Ontario Premier, Doug Ford, is yet again using the infamous “notwithstanding clause” of the Canadian Charter of Rights and Freedoms (section 33), this time to prevent a strike by 55,000 school support staff which could begin as early as Friday of this week.  (Photo right: Stephen Lecce, Education Minister)

Today’s Toronto Star editorial summed up the issue rather nicely:

“Negotiate – not legislate – school labour dispute”

The Ontario Legislature convened this morning at 5am to give a second reading to Bill 28 which is described as an Act to resolve labour disputes involving school board employees represented by the Canadian Union of Public Employees.

The Star says the Government:

“… invoked the notwithstanding clause to prevent a legal challenge on grounds that the government move infringes on Charter protected rights of workers… And the invocation of the notwithstanding clause is an admission that the government knows it’s wrong and that its legislation likely wouldn’t survive a legal challenge.” 

The Globe and Mail quotes legal experts saying the use of the notwithstanding clause to quash the ability of education workers to go on strike is “extreme, politically fraught and unprecedented in the history of labour disputes.”

Professor Braley-Rattai tells the Globe and Mail:

“Section 33, the notwithstanding clause, is so rarely invoked that in the first few decades of the Charter, some thought it to be political suicide. But I think that has begun to change, and I anticipate seeing more of this from right-leaning governments.”

Political Advertising

Last year the Superior Court of Justice struck down amendments to the Election Finances Act which restricted third party spending on so-called “political advertising” in the 12 months leading up to a Provincial election. 

Ford responded by invoking the notwithstanding clause and the changes were pushed through, restricting political advertising by any third party in this year’s election to $637,200 across the entire Province and $25,488 in any given riding. (The latter sum is about half of what I could have spent on my recent campaign for Deputy Mayor/Regional Councillor.)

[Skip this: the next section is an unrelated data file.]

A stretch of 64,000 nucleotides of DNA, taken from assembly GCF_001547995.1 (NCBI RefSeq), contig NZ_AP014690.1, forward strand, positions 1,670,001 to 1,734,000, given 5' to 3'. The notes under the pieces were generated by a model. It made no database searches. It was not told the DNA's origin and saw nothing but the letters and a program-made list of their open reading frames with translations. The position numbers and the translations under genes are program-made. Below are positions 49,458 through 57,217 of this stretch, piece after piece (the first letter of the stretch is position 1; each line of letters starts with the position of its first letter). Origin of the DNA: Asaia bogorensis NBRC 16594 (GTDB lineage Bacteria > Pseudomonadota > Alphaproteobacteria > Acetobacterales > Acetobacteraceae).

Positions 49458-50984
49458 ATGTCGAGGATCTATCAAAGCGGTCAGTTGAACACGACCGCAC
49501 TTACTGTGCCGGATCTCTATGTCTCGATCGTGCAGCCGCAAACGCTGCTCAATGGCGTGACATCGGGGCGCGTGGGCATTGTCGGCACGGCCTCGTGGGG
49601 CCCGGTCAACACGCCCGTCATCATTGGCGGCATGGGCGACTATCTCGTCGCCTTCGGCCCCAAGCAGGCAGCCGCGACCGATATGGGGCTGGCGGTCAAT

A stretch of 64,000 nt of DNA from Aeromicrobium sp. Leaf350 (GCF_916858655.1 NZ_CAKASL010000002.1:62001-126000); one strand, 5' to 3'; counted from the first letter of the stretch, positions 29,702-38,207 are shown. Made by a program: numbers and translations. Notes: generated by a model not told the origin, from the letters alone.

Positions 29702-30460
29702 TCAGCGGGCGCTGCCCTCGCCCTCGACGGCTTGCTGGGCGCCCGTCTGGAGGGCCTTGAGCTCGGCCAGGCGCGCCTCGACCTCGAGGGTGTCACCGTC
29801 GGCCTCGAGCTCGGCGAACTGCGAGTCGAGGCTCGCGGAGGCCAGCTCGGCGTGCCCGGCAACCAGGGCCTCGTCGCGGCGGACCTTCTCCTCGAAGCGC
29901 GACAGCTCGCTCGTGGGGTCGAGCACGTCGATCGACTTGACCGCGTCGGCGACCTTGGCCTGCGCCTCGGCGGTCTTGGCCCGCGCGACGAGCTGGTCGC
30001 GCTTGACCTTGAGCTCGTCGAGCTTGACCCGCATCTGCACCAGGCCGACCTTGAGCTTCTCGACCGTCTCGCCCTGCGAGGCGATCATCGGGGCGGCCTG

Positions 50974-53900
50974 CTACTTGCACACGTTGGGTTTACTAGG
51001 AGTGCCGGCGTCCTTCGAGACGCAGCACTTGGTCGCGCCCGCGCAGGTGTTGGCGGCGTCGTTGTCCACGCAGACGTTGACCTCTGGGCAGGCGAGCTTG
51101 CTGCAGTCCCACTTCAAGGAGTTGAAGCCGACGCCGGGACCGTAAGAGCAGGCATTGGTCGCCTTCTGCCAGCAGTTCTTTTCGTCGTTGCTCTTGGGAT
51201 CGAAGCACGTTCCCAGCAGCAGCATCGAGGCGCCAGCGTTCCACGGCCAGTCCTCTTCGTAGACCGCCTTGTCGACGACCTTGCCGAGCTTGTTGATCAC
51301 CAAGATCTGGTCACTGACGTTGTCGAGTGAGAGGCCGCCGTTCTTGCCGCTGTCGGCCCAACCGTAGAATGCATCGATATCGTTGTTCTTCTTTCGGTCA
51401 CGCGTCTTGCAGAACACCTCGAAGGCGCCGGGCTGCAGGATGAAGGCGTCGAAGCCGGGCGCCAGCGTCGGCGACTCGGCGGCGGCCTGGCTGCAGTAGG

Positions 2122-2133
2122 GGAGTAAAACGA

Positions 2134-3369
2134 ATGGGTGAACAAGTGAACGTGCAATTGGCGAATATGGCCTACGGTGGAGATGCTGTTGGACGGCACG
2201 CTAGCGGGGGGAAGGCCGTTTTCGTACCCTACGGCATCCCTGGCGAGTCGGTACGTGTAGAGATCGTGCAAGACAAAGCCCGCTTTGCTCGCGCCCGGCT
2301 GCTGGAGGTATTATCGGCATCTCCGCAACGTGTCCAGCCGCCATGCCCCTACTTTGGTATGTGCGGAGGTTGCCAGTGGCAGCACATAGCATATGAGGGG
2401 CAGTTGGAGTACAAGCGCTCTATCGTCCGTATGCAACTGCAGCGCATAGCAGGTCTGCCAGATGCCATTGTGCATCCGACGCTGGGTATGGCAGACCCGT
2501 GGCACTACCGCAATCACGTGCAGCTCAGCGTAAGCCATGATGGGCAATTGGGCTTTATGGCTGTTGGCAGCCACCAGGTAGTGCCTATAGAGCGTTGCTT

By using the notwithstanding clause Ford is showing he is ready and willing to exclude the Courts from adjudicating on highly partisan legislation which undermines and erodes Charter Rights.

I wonder what my MPP, Dawn “Corn Roast” Gallagher-Murphy, thinks about this?

Gordon Prentice 1 November 2022

TVO Podcast 1 November 2022: The notwithstanding clause strikes again

Update on 2 November 2022: Toronto Star editorial: An offensive assault on labour rights. And from the Globe and Mail: Doug Ford's constitutional overkill

Update on 3 November 2022: from the Toronto Star: "It's time to ditch the notwithstanding clause"

From the UK's Guardian: "Canadian Bill would fine workers $4,000 for each day they strike."

Update on 7 November 2022: From the Toronto Star's Martin Regg Cohn: Doug Ford has stained his legacy in a way that backing down won't fix

Newmarket Aurora MPP Dawn Gallagher Murphy voted at first reading for Bill 28, Keeping Students in Class Act 2022. On 1 November 2022 she asked the Parliamentary Assistant to the Minister of Education:

Mme Dawn Gallagher Murphy: My question is this: Could you describe the harm of a strike on our most vulnerable students right now—those requiring special education?

Ms. Patrice Barnes: We need to keep our students in school. COVID-19 has been very hard on students. We keep discussing workers, and workers are very important, and I would never say that I do not appreciate everything that workers do in our schools. But students are impacted. It has been two years. And if we’re not willing to stand up for our students, then who will?